Session 358: Teaching students about Social Media

Thursday 15th June 2017

social

The growth and popularity of Social Media platforms over the last decade has exploded to unprecedented levels across many societies, aligned with the ease of accessing these online networks enhanced by improvements in mobile technologies and devices.

For the uninitiated, understanding social networks can seem like a minefield demanding time, patience and absorption. Needless to say, students have embraced the social aspects of these platforms, and can provide fantastic opportunities to build close friendships and networks. Yet, the dangers of interacting on social networks can also be devastating to individuals and their families.

Schools and teachers are perfectly placed to teach and support students in using social media platforms responsibly, so this #UKEdChat session explored strategies and resources that can help the teaching of social media platforms to our students, highlighting the positive and negative implications.

The questions posed were:

  1. How can schools & teachers teach pupils about the perceived dangers of using social media?
  2. How can schools & teachers warn students about the possible long-term implications of posting on social media?
  3. How can schools support students if things go wrong for them on social media?
  4. Is it possible to teach about social media from behind a school firewall, or if mobiles are banned?
  5. For students, what do you think are the most positive reasons for engaging with others on social media?
  6. How can social media bridge the gap between home and school?
  7. What good practice of students using social media have you seen in schools?
  8. What can Social networks do to improve the user experience for young users?

The summary:

With social media permeating across modern societies, educators need to be well informed in the technologies that students are absorbed in. It can be difficult, with generational differences, along with being open and honest about a subject which many are still getting to terms with. With this in mind, how can schools & teachers teach pupils about the perceived dangers of using social media?

By understanding the dangers and benefits themselves! Using it in responsibly in the classroom and demonstrating good practice. A way of teaching could be helping our students set up accounts and teaching them about functions as well as privacy settings. Nothing can leave more of a lasting impression than real examples of implications – shock tactics work wonders.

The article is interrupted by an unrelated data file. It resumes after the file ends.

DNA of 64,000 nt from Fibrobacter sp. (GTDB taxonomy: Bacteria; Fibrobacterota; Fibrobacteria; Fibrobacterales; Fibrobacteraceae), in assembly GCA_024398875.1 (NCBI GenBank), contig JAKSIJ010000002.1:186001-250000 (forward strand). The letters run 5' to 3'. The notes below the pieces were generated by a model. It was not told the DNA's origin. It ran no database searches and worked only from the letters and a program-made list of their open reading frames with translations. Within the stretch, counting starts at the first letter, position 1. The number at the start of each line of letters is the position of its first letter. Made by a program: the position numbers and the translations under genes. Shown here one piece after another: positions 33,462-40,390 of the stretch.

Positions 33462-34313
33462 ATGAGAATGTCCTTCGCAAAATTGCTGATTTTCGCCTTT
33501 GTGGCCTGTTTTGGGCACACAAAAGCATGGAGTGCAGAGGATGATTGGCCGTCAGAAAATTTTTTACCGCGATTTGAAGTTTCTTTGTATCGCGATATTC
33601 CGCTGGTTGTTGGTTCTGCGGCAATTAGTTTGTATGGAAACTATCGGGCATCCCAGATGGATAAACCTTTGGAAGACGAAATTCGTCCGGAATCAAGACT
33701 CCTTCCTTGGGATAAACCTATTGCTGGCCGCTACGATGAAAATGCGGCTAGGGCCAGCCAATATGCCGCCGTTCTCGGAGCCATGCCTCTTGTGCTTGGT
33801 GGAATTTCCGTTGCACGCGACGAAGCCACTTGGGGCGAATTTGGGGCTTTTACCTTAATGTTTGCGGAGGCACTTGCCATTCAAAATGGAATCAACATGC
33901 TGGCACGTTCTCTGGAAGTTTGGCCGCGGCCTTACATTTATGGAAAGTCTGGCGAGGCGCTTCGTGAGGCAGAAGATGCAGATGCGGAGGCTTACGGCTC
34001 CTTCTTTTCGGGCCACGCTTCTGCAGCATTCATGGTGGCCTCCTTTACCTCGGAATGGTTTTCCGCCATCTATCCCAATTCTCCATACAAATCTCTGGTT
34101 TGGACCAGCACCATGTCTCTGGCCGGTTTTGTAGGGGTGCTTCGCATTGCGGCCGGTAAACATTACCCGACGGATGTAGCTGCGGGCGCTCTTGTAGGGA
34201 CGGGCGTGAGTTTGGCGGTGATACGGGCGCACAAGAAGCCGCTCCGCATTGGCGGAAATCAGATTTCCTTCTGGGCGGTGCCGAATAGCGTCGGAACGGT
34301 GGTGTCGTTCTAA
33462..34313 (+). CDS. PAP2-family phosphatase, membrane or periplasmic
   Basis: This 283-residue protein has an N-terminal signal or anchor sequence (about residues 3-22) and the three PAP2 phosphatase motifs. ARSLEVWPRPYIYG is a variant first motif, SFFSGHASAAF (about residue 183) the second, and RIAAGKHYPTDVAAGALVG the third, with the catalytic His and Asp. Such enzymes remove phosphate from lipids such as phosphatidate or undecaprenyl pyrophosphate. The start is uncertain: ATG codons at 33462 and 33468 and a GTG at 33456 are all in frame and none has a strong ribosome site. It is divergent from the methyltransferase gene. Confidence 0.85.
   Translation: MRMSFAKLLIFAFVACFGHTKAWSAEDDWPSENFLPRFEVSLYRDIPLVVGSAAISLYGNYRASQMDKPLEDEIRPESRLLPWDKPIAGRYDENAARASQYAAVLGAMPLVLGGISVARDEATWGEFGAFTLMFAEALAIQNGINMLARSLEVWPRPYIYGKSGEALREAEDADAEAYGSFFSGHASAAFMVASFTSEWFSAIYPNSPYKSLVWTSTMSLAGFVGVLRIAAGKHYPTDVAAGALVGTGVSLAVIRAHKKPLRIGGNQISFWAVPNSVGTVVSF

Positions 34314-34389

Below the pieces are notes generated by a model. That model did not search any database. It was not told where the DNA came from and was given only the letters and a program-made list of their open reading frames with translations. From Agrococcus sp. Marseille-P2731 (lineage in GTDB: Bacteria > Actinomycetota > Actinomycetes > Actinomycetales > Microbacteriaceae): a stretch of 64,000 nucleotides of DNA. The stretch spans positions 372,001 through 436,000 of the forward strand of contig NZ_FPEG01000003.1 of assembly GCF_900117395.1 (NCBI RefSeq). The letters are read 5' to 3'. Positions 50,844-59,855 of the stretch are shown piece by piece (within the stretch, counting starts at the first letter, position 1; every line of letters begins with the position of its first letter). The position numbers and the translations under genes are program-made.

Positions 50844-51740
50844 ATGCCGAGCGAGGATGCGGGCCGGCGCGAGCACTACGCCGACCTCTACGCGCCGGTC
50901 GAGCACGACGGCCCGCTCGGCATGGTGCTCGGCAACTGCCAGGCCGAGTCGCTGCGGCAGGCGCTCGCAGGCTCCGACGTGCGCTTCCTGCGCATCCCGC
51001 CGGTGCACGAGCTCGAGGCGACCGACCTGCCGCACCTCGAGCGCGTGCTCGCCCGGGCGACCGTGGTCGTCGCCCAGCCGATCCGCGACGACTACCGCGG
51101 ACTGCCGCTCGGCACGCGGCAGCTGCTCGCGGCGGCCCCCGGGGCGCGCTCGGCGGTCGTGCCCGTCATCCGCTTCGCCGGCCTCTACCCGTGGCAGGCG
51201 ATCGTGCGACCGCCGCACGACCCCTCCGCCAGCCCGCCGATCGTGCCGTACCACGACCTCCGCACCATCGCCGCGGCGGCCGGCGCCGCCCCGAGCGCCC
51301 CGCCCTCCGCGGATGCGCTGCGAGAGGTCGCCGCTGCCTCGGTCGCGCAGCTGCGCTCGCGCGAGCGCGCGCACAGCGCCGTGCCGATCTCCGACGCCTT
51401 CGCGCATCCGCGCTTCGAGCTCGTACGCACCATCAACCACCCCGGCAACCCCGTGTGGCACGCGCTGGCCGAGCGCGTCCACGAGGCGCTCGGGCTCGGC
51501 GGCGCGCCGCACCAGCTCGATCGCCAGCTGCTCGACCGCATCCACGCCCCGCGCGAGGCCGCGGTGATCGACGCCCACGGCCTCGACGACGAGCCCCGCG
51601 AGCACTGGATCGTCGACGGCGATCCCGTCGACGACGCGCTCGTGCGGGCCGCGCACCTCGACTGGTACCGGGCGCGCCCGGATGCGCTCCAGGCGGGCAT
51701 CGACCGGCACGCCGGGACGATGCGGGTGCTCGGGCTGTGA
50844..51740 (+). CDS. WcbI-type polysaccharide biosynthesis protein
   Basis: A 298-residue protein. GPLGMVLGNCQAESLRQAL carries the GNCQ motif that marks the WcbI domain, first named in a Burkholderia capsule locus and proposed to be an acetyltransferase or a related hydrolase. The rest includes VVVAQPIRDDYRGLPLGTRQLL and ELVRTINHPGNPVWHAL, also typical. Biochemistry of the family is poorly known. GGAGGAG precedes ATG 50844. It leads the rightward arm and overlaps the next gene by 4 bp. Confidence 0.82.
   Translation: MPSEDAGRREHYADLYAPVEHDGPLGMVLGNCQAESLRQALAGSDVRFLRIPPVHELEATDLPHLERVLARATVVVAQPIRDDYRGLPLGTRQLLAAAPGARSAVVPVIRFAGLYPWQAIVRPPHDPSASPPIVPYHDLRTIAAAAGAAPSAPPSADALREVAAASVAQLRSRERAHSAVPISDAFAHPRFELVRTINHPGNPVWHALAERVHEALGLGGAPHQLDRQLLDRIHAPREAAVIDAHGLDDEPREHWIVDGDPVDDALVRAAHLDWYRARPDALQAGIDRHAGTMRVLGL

IDEA: Rhetorical, but ask the class who would be happy for their social media profiles viewed on the whiteboard in front of the class.

Furthermore, students need to be taught about complacency about social media networks. For example, Are we really sure that Snapchat images disappear once viewed by an audience? What if, one day, a great hack revealed millions of pictures people thought were temporary and deleted.

Encouraging an open dialogue is key. So much of what happens on social media stays behind screens, it can be hard to monitor.

IDEA: Schools could have a Social Media Lead Teacher who can support staff and students in all platforms, trends and guidance.

In general, it needs to be remembered that social media worlds can be positive and beneficial to students, and can have a MASSIVE impact on student wellbeing; ensuring it can be taught needs to be a priority in schools as soon as possible. Every teacher has something to offer. History teachers are experts in assessing sources (fake news) for example.  For students/teens, the social aspect of life is v. important. Connecting with idols, friends etc. gives a sense of belonging, but also popularity rates…likes, followers etc gives intrinsic motivation to see how popular they are. The speed of responses too is vital in the social media world. Beyond this, social media networks now are  a great way to keep up to date with current events & news. It helps engage students more in what they wouldn’t usually look at. Also, there are fantastic opportunities to show students how much they can learn from and with others in a pedagogical sense.

As students are nearing the end of their formal education, and embarking on the next stage of their lives, consideration is needed in being aware that lots of employers look at social media accounts to make assessments on applicants…so students need to know and be self-aware! Building professional profiles is critical, or checking and improving the security settings on what is shared publicly.

Schools offer a perfect setting to support pupils engaging with social media platforms, yet staff/teachers need to be on top of the SM environment to advise sensibly, not falling for hyperbole. We need to be aware of social/online networks that don’t necessarily fit to how we define. For example, we need to remember that online games are also social networks, and bullying etc can take place -playing online games (such as GTA or FIFA etc) have talk rooms etc built within. These environments are also social networks.

As teachers, it is important to remember that social media networks are not all evil. They offer our students fantastic opportunities to connect with friends, share interests, or seek support. What teachers need to do is realise these positives, but support students by warning of the potential dangers and preparing them for futures which will further involve social media networks which are not yet created.


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The Editorial Account of UKEdChat, managed by editor-in-chief Colin Hill, with support from Martin Burrett from the UKEd Magazine. Pedagogy, Resources, Community.

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